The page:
B: Some of the band members do an insanely inspired warmup. It varies for me. I’ll usually do some jumping jacks to get my blood flowing and some dynamic stretching and warm-ups. Then some easy rudimental stick work. Sometimes I find doing a morning run actually gives me more energy for the shows but I usually don’t work out on two show days.

M: You are on a drum riser, that riser actually rises for certain songs, do you like that? It looks pretty cool when you do that.

B: Yes, I love the riser! It was pretty scary the first time I went up because at times including the start on the show it’s near the top of the arena! And when you get moving, the riser does swing a bit.  That took some getting used to especially when the lasers, fire, pyro, smoke and moving lights are all going it can get a little disorienting!  

M: What inspired you to play drums? Did you have lessons, or learn on your own?

B: I started playing guitar in a band with friends in elementary school but we couldn’t find a drummer. In middle school if you joined the school band as the drummer you could learn drum set so I signed up and realized that was my calling. I played in Orchestra, Marching band and Jazz band, and I tried just to learn as much as I could about a lot of different styles. I took private lessons from a few people including Tim Root and Bobby Rock. I was playing in clubs in roc and jazz bands while still in high school. I never did any sports or went to parties in school, I just played music all the time.

M: What has kept you playing all these years, and still doing it? What drives you?

B: I just love playing music and I’m extremely fortunate that I’ve been able to make a living at it my whole life. I’ve made great friends through music and it’s given me positive things to focus on. Especially early on I think my drive to play music helped me stay away from drugs and alcohol. I’ve seen so many friends over the years lose their lives or health from substance abuse.

M: What is your favorite project or band you have worked with, everything you have done has been inspirational to other drummers, and your accomplishments are phenomenal, anything really stand out to you in your career?

B: I honestly can’t pick a favorite as I’ve been fortunate to work with so many incredible people. I do try to live in the moment though and right now I am enjoying this time with the Trans-Siberian Orchestra. I love the people and the music and what it does for the people who listen and come to the shows. It is definitely an honor to be a part of it!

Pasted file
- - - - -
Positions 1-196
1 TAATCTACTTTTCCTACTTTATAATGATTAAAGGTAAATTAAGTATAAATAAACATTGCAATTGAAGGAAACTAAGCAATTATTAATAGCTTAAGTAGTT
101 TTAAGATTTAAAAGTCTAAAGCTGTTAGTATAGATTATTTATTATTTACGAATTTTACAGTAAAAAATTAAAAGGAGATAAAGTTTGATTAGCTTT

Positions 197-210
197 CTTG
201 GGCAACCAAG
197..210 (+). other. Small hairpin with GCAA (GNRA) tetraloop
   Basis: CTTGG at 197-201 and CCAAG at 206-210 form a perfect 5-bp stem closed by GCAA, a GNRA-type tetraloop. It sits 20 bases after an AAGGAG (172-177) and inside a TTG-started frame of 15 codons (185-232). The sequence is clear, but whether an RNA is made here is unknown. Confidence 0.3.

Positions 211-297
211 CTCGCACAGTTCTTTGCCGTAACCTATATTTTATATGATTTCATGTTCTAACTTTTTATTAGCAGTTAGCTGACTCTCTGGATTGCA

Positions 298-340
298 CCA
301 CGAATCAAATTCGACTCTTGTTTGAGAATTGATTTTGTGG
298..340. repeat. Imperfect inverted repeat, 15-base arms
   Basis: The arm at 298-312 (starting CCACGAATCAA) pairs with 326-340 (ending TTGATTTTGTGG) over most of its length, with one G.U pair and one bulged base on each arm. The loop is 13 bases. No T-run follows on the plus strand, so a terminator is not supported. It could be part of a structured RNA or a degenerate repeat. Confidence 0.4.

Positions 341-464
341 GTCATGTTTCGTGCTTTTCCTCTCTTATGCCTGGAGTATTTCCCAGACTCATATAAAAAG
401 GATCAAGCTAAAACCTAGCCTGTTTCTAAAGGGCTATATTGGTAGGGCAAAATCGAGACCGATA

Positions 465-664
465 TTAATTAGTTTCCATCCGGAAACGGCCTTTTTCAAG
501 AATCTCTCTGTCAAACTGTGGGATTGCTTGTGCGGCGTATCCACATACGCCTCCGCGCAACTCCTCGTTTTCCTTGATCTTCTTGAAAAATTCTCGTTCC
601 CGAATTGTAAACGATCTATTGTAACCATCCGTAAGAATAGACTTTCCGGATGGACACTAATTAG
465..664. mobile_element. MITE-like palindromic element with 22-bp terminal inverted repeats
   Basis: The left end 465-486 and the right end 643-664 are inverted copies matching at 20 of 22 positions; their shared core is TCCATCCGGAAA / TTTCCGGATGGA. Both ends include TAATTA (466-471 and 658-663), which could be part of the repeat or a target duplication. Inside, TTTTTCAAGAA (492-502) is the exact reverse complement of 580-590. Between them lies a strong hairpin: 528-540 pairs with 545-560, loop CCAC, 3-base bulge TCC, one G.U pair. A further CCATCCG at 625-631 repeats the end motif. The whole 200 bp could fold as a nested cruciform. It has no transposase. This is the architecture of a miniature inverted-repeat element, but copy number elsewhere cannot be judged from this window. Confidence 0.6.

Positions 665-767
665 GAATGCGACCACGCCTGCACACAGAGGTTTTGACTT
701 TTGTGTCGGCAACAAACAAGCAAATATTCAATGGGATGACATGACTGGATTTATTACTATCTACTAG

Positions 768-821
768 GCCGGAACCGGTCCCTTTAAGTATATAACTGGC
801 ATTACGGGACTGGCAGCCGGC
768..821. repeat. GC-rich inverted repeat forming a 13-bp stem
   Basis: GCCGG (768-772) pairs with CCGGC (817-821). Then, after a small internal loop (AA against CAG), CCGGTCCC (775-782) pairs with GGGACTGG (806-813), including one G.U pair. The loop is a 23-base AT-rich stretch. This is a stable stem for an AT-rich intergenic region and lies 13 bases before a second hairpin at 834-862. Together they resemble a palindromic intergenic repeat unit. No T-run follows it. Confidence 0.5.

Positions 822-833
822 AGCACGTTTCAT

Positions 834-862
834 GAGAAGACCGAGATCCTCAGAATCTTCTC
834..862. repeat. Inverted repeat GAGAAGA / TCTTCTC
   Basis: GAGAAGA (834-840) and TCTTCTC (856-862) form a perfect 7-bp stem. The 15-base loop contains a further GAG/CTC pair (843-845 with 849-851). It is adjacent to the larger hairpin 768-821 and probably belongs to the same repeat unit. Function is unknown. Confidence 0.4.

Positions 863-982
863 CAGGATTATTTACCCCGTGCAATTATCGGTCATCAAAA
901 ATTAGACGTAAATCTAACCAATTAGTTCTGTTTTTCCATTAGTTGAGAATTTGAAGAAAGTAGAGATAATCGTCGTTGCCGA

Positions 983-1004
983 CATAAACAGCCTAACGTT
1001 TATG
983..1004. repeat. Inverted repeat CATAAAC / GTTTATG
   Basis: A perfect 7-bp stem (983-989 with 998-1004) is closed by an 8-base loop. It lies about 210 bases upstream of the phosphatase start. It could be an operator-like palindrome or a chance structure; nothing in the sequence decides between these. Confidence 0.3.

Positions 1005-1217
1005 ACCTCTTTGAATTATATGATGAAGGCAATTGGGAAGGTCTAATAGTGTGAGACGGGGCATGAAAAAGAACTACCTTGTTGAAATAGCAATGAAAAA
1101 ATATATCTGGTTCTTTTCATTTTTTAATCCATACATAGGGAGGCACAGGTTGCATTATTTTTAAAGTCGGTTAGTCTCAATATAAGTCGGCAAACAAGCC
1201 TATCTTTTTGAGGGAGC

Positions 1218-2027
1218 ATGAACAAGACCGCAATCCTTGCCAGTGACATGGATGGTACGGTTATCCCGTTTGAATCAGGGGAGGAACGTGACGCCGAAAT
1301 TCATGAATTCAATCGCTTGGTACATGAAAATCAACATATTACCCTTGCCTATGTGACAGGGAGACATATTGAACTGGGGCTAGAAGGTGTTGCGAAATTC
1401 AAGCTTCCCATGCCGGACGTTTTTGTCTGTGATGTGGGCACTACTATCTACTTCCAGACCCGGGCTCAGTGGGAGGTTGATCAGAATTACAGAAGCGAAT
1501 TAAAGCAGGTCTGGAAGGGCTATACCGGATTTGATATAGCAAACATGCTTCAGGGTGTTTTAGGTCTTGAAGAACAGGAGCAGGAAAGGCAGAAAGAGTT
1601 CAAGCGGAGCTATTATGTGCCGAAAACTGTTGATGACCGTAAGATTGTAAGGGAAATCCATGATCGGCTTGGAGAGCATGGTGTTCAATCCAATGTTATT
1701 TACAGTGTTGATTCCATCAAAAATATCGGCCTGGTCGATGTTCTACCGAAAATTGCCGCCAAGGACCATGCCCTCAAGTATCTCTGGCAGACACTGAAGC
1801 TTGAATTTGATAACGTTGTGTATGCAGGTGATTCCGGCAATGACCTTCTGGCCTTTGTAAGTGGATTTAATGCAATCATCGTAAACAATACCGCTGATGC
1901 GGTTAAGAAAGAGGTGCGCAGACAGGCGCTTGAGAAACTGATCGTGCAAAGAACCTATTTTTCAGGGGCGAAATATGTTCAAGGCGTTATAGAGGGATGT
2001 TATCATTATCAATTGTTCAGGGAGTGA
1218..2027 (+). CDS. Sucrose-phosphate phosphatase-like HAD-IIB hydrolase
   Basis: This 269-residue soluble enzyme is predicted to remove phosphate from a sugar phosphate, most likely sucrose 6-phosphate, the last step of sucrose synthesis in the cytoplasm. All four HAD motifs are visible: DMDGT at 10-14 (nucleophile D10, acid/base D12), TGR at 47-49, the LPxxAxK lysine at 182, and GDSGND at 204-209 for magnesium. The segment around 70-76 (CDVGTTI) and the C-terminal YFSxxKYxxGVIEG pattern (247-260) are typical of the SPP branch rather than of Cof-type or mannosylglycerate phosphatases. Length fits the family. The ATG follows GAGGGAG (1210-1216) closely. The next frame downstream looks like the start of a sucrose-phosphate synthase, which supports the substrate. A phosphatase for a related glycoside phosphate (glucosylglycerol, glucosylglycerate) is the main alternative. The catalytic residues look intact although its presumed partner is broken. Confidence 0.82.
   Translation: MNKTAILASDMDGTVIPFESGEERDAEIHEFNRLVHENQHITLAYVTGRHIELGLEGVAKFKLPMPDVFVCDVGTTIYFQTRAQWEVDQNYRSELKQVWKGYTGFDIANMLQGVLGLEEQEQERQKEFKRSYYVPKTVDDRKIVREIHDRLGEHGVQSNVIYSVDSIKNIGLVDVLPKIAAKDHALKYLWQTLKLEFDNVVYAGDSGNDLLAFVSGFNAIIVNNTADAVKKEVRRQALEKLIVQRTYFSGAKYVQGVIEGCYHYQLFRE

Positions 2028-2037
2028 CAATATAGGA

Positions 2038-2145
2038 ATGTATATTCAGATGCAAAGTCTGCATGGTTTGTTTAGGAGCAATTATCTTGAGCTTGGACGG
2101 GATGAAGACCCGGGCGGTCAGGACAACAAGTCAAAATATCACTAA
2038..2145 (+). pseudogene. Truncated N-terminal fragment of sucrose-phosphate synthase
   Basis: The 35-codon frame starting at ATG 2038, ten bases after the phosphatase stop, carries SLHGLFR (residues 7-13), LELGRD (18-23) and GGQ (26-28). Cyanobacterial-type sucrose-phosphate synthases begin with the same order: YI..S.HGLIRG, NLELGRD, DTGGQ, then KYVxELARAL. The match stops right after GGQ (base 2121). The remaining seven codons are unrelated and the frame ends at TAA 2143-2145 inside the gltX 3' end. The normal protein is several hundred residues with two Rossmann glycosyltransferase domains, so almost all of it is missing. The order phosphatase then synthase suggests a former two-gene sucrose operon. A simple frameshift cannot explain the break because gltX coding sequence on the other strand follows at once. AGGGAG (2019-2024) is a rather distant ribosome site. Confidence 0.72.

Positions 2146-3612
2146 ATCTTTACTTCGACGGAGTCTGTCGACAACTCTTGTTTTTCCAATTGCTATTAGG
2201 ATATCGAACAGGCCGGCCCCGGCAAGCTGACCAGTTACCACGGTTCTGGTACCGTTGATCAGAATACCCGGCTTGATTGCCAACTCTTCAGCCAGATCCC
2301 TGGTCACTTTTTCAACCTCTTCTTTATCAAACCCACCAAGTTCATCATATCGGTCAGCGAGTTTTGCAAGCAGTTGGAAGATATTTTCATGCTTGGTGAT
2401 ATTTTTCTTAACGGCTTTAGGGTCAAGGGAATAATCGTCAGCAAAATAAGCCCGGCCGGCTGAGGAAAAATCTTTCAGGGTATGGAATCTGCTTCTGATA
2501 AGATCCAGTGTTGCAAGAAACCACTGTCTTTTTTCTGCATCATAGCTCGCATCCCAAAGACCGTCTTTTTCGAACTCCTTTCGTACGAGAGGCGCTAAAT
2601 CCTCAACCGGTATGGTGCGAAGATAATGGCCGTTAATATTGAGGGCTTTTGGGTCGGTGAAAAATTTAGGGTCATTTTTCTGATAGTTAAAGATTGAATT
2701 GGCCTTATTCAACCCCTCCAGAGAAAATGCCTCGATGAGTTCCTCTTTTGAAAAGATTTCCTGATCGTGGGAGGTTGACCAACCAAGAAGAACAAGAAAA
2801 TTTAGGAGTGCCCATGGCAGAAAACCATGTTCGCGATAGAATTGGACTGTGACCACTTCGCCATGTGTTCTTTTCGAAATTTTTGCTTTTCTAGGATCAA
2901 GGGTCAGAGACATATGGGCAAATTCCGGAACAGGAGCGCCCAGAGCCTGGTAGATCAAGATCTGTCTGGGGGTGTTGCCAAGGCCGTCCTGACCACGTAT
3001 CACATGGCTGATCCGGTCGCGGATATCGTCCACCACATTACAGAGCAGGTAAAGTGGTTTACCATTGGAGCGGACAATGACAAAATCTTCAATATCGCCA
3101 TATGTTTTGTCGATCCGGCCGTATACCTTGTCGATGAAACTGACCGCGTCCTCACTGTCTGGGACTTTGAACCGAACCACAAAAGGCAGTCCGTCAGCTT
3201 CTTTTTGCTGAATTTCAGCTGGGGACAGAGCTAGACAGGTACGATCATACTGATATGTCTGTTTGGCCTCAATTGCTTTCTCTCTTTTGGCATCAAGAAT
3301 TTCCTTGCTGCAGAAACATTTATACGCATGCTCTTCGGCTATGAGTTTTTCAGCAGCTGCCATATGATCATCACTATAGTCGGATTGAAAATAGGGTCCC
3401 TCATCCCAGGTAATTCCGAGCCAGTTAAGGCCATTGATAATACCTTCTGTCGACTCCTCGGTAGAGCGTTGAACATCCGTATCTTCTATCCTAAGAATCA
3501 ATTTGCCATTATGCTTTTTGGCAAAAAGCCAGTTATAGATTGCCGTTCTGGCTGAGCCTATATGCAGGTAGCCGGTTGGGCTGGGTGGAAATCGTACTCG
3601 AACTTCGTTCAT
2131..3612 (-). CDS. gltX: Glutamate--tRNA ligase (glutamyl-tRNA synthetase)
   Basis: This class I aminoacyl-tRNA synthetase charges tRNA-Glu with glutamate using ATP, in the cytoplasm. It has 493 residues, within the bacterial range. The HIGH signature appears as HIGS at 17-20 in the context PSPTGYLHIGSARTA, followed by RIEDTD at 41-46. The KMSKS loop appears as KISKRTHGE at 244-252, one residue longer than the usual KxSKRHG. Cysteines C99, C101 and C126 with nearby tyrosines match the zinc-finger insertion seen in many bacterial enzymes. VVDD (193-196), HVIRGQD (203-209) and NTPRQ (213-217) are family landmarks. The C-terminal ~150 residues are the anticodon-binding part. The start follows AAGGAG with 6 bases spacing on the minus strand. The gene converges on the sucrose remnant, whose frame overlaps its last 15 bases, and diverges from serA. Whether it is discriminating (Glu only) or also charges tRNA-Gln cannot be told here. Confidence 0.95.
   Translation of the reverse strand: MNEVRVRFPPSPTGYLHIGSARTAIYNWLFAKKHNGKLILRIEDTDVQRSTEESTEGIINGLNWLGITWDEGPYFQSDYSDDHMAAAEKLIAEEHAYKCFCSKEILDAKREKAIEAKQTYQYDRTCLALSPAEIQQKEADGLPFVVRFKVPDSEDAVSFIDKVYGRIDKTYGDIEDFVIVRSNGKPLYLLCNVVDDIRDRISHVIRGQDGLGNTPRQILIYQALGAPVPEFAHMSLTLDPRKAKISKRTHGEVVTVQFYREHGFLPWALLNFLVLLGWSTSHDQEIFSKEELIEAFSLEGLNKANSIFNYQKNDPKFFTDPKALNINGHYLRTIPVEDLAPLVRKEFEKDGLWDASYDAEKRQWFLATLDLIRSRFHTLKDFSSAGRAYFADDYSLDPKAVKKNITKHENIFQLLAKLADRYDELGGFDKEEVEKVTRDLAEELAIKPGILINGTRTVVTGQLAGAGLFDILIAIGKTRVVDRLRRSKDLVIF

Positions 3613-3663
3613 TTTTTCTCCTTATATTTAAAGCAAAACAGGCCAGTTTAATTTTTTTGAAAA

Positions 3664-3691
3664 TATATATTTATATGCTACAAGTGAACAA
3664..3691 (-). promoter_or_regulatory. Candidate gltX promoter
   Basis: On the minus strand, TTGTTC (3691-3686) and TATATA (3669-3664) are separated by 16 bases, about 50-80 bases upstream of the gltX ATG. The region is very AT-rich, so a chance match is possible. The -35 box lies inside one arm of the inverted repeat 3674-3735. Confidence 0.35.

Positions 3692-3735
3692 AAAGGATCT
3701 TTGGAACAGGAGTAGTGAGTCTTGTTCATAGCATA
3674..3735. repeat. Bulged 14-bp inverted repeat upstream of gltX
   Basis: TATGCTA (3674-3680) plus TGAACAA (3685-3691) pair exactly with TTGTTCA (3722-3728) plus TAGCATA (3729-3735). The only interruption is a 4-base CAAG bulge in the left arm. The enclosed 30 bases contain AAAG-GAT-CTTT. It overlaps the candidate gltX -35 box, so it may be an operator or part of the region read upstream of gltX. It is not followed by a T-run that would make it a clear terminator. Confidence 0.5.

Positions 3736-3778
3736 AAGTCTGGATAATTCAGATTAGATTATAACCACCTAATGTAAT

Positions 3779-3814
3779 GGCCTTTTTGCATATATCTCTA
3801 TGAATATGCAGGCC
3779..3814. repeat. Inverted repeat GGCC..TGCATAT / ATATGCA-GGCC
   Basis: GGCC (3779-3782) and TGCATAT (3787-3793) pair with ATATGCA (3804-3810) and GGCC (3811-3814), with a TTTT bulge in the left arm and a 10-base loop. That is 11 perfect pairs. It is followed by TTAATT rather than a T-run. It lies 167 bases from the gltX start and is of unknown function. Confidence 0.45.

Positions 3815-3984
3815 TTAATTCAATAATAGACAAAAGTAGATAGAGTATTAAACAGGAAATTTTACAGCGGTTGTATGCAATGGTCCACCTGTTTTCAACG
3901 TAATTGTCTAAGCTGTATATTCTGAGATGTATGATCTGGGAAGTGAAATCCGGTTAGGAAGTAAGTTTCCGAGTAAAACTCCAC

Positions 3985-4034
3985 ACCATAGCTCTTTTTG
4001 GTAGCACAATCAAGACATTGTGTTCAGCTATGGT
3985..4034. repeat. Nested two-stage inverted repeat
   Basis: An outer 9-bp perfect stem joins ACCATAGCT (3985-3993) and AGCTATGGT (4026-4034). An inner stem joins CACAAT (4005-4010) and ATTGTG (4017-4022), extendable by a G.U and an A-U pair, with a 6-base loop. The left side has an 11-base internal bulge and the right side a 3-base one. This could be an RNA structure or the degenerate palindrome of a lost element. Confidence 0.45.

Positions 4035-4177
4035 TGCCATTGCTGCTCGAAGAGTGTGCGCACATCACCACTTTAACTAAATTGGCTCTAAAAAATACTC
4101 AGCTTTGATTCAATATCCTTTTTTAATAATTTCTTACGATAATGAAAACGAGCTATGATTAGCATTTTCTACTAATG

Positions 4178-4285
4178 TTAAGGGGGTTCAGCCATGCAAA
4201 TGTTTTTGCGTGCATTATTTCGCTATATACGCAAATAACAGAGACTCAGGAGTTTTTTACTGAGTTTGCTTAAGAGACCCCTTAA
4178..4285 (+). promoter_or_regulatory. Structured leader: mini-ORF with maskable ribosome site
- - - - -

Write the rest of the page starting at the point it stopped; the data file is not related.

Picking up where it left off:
M: TSO is a pretty full time gig, do you have any other projects you are, or were working on?

B: Yes, I will go back with Blue Man Group in Vegas when this tour winds down. There are a few other shows I play with and I always love making new music with friends.

M: When you do have free time, what do you do? Do you have any hobbies? If you have a travel day with TSO, do you explore that city you are in?

B: Yes, I love to run, hike and explore! One of the things I love about touring is seeing new and cool places. I love running in different places and I’ve been able to get out to some national state parks on this tour as well as some cool historic places. In my off time I love endurance sports and love triathlons as well as obstacle racing like the Spartan Race series. Also, I love spending time with my family traveling.

M: Out of all the shows and gigs you've done, is there one show that you remember thinking to yourself "Wow, this is awesome!"?

B: There have been many! One that comes to mind is playing Madison Square Garden opening for Kiss. I was a big Kiss and Led Zeppelin fan growing up and I remember the scene from “The Song Remains the Same” movie where Zeppelin played MSG. Driving up the ramp and playing that place was a surreal experience!

M: Do you ever get nervous? With TSO, it's usually a sold out arena, and you have played many times in front of huge crowds, do you have a routine to control your nerves?

B: I do get nervous sometimes as I’m sure we all do but so far on this show it’s been mostly excitement and appreciation rather than nerves. I just think about being a kid and going to shows and dreaming of being on the big stage so I really enjoy and appreciate the moment. I love playing for large crowds and a lot of times when I look out in the audience I’m thinking about the people way up in the balcony and playing to them. The whole TSO experience is designed to give everyone a good show no matter where you’re sitting.

M: How have the members of the band and crew been to work with, a lot of them have been together for a long time, relations are built, you obviously stepped in there like a team player, with your own style?

B: I just can’t say enough about how cool this group of people is! They have been extremely welcoming and supportive. I know this has been a very hard year for all of them with the loss of their founder Paul O’Neal as well as their bass player Dave Z. Having a new person come in such a tight knit group has to be hard but they have gone out of their way to make me feel welcome.

M: Last one: Who is your favorite or inspirational drummer, what is your favorite band, to listen to and play live?

B: I have many favorite drummers that have inspired me in many different ways. Ringo Starr was one of my early favorites as well as Bun E. Carlos. They wrote great pars and helped create the unique sound of their bands. John Bonham was another big influence as well as Neil Peart, Simon Phillips, Buddy Rich, Eric Carr, Tommy Aldridge, Frankie Banali, Tommy Lee, Bobby Rondinelli, I could go on for days! The same would go for favorite bands there are far too many to name but probably my all-time favorite is the Beatles.